Covid-19: England and Wales begin tougher rules for millions
- Coronavirus pandemic
Stricter coronavirus rules are coming into force for nearly six million Britons.
Greater Manchester's population of 2.8 million joined Liverpool City Region and Lancashire in England's highest tier of restrictions at midnight.
And from 18:00 BST, the 3.1 million people in Wales will have to stay at home as a 17-day lockdown begins.
It comes as a minister said there was a "common purpose here to get the virus down" so people could enjoy Christmas.
"I think few people expect it to be exactly as it would normally," said Chief Secretary to the Treasury Stephen Barclay – but "the ability of families to spend Christmas together" was "something we all hope to be in a position to do".
The UK recorded another 189 deaths and 21,242 new confirmed cases on Thursday.
- What Covid tier is your area in and what are the rules?
- Scotland: Sturgeon to set out five-tier Covid alert system
- NI: Half of schools record Covid-19 cases
- Wales: 'Stay home' order as lockdown to start
South Yorkshire will also move into tier three restrictions from 00:01 on Saturday, bringing the total number of people living under England's tightest rules to more than seven million.
The tier three, "very high", alert level means people cannot mix with other households and pubs and bars will be closed – unless they are serving substantial meals. Some areas in the top tier have also gone further, closing businesses such as bingo halls, casinos, betting shops and soft play centres.
Households are banned from mixing outdoors in private gardens or anywhere inside and people are advised against travelling into or out of the area.
Rising infections mean that Coventry, Stoke and Slough will move into tier two restrictions at 00:01 on Saturday.
The "high" alert level means households are banned from mixing indoors and people are encouraged to reduce their use of public transport.
Talks between the government and local leaders in Nottingham and Warrington over introducing tier three restrictions are also due to take place, with ministers speaking with Nottinghamshire MPs later.
In Wales, the "firebreak" means people are being ordered to stay at home and pubs, restaurants, hotels and non-essential shops will close until 9 November.
Supermarkets have been told not to sell items such as clothes, as First Minister Mark Drakeford said it would be "made clear" they should only open the parts of their business that sell essential goods.
And the Scottish government is to set out its own tiered alert system of Covid restrictions, which will come into force from 2 November.
First Minister Nicola Sturgeon said it would have five tiers, with the middle tiers corresponding roughly to England's three, plus a lower tier that is "the closest to normality" possible without a vaccine.
She said an additional top tier would be "closer to a full lockdown" – and was added because England's chief medical officer had acknowledged tier three restrictions were not necessarily enough to reduce infections in all circumstances.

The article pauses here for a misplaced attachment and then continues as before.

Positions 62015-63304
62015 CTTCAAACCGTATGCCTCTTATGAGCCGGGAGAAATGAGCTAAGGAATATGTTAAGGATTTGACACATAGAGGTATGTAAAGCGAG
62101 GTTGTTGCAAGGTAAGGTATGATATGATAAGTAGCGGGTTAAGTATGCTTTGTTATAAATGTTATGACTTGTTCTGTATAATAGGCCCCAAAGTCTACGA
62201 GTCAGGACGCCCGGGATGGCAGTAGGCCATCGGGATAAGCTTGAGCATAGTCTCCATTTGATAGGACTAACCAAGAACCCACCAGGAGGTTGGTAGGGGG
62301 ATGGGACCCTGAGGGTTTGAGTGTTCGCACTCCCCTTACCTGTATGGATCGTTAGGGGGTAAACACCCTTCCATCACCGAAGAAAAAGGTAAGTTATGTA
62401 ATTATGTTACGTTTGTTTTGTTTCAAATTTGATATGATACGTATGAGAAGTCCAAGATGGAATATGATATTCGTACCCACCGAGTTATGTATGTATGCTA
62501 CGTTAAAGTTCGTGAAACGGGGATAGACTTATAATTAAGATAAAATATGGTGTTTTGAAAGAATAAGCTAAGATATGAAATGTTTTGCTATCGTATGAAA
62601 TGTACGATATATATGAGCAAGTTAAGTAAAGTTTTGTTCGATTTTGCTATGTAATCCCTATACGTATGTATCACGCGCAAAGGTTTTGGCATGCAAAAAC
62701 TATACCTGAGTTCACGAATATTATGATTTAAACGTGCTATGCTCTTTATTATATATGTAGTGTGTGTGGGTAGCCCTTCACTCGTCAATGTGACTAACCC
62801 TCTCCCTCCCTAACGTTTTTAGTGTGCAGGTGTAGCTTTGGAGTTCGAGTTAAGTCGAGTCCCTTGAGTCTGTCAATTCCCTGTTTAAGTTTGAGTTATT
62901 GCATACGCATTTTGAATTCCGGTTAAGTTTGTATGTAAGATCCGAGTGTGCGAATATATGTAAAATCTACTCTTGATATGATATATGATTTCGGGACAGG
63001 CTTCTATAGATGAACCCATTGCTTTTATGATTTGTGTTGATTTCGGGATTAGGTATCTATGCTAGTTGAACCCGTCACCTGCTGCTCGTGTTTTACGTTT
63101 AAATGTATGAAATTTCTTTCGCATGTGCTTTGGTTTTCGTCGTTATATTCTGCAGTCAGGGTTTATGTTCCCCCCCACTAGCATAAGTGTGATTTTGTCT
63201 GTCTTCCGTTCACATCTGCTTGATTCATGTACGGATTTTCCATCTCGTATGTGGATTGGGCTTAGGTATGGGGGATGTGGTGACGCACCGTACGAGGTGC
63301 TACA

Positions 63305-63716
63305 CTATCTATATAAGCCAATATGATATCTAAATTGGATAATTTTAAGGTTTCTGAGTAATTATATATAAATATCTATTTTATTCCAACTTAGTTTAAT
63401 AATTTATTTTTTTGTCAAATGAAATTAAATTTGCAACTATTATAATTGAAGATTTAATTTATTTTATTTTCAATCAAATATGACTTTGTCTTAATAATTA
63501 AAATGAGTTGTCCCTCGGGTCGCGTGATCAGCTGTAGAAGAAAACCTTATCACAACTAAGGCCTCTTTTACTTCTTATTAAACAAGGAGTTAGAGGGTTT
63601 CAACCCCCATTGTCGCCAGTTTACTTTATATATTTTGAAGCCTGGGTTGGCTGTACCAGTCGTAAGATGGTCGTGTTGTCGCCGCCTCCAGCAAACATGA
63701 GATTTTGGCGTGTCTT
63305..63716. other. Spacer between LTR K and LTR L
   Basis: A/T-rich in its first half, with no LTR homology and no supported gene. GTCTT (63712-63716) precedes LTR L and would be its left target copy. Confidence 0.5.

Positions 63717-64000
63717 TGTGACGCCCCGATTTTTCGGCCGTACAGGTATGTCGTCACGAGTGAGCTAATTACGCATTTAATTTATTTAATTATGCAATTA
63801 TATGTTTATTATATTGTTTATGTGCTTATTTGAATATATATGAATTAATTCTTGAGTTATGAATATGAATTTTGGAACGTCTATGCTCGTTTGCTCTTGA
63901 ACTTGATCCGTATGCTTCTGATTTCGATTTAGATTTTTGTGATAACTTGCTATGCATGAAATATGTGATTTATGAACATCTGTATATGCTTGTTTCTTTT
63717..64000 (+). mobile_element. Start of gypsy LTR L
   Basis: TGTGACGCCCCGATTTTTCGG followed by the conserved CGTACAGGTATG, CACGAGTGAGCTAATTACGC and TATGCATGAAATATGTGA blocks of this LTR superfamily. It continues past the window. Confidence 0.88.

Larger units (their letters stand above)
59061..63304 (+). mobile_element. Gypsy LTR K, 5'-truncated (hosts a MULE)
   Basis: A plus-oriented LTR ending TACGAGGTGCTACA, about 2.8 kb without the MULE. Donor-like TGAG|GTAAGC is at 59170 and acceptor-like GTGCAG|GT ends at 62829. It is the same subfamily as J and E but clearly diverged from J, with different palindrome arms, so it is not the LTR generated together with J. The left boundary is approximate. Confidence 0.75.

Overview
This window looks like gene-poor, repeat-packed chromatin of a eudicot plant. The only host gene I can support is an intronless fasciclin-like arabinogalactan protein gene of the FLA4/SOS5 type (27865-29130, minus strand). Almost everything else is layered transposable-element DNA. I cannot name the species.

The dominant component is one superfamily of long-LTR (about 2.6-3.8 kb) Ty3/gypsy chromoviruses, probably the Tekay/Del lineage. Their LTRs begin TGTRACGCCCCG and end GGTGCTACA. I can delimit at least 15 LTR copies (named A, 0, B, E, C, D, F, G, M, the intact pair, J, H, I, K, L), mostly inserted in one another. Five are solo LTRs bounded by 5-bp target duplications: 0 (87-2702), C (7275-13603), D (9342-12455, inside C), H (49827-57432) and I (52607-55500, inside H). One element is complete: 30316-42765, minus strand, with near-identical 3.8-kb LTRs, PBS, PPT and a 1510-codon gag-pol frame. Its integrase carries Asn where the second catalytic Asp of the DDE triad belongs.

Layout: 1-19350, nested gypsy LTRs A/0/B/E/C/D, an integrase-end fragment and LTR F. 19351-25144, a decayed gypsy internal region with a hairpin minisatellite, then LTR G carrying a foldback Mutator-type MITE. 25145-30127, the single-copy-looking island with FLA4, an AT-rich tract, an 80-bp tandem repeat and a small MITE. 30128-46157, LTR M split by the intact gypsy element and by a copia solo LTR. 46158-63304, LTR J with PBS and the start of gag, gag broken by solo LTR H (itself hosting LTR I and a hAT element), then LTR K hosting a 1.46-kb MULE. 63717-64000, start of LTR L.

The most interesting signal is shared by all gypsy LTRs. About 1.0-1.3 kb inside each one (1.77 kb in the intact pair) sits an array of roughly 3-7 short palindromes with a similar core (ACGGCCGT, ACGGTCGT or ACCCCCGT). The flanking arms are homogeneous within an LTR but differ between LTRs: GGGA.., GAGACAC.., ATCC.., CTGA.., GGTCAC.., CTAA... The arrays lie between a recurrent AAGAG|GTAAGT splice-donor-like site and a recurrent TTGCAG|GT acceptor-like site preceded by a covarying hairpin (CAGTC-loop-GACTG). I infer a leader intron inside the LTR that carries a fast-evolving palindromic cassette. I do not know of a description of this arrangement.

- LOCKDOWN LOOK-UP: The rules in your area
- THREE TIERS: How will the system work?
- PAY-PACKET SUPPORT: What will I be paid under the new scheme?
- VACCINE: How close are we to finding one?
The move in Greater Manchester comes after days of confrontation between local politicians and ministers over the level of financial support the area would receive.
After the "very high" alert level was imposed, the government announced a more generous wage subsidy scheme, backdated to August, for areas that have been under additional restrictions.
Shadow chancellor Anneliese Dodds says ministers need to be clearer about how they decide what financial support areas will get and how long this will be for.
"Initially it was suggested there was some kind of a negotiation going on between government and local areas about support for businesses," she told BBC Radio 4's Today programme.
"Now it looks like actually there's a formula that's being used by government but they haven't published it anywhere, they've not discussed it, it hasn't been voted on for government."
In other developments:
- Employers are believed to have defrauded the taxpayer of up to £3.9bn by misusing the furlough scheme, which supported more than 9.6 million workers in the first wave of the pandemic.
- Sewage will be tested for traces of coronavirus in England, Wales and Scotland, with the aim of providing early warning of local outbreaks
- Spain's Canary Islands, Denmark, the Maldives and the Greek island of Mykonos were added to the UK government's list of countries that are exempt from quarantine rules
- The US has given full approval for the antiviral drug remdesivir to treat patients in hospitals.
- COVID REINFECTION: The Naked Scientists ask – can you catch Covid twice?
- WHAT PLANET ARE WE ON: Sir David Attenborough talks about the impact of the pandemic on tackling climate change
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